Afghanistan: Hundreds escape from Kandahar prison

#1
BBC News - Afghanistan: Hundreds escape from Kandahar prison
More than 470 inmates at a prison in southern Afghanistan have escaped through a tunnel hundreds of metres long and dug from outside the jail.

Officials in the city of Kandahar said many of those who escaped from Sarposa jail were Taliban insurgents.

The Kandahar provincial governor's office said at least 12 had since been recaptured but gave no further details.

A spokesman for Afghan President Hamid Karzai said the escape was a "disaster" which should never have happened.

The Taliban said it had taken five months to build the 320m (1,050ft) tunnel. It is believed to have been dug from a house rented by the Taliban.

About 100 of those who escaped were Taliban commanders, and most of the others were fighters with the insurgency. The prison holds about 1,200 inmates.

Second jailbreak
Continue reading the main story
AFGHAN PRISON ESCAPES
June 2008: More than 900 prisoners escape from Sarposa prison in Kandahar after a suicide bomber blasted open the gates
July 2010: 19 prisoners escape after a blast at a prison in Farah province
November 2009: 12 prisoners escape after tunnelling out of a jail from their cells in Farah province
"A tunnel hundreds of metres long was dug from the south of the prison into the prison and 476 political prisoners escaped last night," said prison director General Ghulam Dastageer Mayar.

Kandahar's provincial authorities said that a search operation was under way.

One escapee told the BBC it had taken him about 30 minutes to walk the length of the tunnel. The escape took most of the night and vehicles were waiting at the exit point to take prisoners away.

The jailbreak is the second major escape from the prison in three years.

In June 2008 a suicide bomber blew open the Kandahar prison gates and destroyed a nearby checkpoint, freeing about 900 prisoners, many of them suspected insurgents.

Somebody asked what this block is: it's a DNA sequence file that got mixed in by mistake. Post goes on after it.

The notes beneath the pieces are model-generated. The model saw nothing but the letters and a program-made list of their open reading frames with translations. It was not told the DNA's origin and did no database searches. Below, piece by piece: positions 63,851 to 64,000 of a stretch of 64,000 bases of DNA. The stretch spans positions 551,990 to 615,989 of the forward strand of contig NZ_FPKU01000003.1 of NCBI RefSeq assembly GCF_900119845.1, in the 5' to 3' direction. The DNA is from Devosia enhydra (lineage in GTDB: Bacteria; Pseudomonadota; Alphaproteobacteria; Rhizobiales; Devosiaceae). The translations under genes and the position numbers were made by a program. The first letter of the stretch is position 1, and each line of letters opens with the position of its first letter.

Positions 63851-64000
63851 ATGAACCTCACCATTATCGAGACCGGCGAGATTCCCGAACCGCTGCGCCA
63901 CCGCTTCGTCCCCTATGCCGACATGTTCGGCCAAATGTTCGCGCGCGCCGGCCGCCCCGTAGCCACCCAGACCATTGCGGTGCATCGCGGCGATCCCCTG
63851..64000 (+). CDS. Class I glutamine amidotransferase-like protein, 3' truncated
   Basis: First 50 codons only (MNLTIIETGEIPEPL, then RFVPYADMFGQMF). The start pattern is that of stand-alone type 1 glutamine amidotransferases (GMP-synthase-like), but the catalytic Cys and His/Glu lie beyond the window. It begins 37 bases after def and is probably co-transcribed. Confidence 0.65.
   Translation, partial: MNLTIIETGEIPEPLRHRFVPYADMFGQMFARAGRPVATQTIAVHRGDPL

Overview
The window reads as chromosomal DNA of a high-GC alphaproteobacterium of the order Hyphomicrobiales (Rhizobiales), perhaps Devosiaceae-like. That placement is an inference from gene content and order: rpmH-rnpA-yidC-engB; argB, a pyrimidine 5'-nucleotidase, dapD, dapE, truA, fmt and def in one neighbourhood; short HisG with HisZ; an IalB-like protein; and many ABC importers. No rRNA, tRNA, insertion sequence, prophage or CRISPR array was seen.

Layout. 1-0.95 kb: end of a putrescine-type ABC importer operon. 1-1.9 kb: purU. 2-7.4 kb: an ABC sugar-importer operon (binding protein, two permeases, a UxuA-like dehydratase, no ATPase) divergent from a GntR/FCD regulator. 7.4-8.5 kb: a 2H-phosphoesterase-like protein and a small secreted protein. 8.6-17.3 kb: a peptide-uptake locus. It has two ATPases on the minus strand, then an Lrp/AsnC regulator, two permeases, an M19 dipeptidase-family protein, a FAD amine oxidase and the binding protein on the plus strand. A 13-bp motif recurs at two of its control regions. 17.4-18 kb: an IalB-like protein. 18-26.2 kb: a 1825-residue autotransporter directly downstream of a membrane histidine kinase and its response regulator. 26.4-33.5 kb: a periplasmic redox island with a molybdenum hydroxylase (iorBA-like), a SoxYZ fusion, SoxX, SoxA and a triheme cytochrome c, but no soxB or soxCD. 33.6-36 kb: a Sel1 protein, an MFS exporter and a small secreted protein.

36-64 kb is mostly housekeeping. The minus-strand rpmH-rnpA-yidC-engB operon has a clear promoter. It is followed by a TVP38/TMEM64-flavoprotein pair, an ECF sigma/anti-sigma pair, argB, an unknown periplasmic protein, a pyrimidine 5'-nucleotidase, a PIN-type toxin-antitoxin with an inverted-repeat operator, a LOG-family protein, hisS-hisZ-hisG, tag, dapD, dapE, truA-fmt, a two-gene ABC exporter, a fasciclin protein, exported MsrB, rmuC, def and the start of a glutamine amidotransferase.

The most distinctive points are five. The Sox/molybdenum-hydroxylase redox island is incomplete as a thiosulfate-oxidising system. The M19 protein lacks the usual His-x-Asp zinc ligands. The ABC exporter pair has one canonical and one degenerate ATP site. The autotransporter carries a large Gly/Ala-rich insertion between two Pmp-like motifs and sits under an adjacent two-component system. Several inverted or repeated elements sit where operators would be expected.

After that, millions of pounds were spent upgrading the prison. The 2008 breakout was followed by a major upsurge in violence.

The prison is under Afghan control, but Nato-led International Security Assistance Force (Isaf) said it was ready to provide assistance if requested by Afghan officials.

Afghan politician and former MP Daoud Sultanzai told the BBC that the escape exposes "the porousness of our security apparatus".

He said its penetration by the Taliban was "really a serious matter".

Insurgents considered to be the most dangerous are likely to be held at a high-security facility outside the US Bagram air base, north of Kabul, rather than at the Sarposa prison, analysts say.

Nato forces are preparing for the long process of withdrawal from Afghanistan.

The first stage is the transfer of security powers to local forces from July, but Kandahar is not among the first tranche of provinces and cities to be handed over to the Afghans.

Analysts say that it is only to be expected that those regions will once again be the focus of insurgent activity as the Taliban will be planning to seize them back.
 
#3
Shouldn't that be:

Afghanistan: Hundreds allowed to escape from Kandahar prison
 
#4
What do you expect? The jail is run by the Afghans and they're ****ing useless, bar the taliban.
Couldn't agree more. Another 100 Talib commanders and near the end of the poppy harvest ......
 
#6
What Id like to know is, how the **** did they manage to dig it that distance in total secrecy?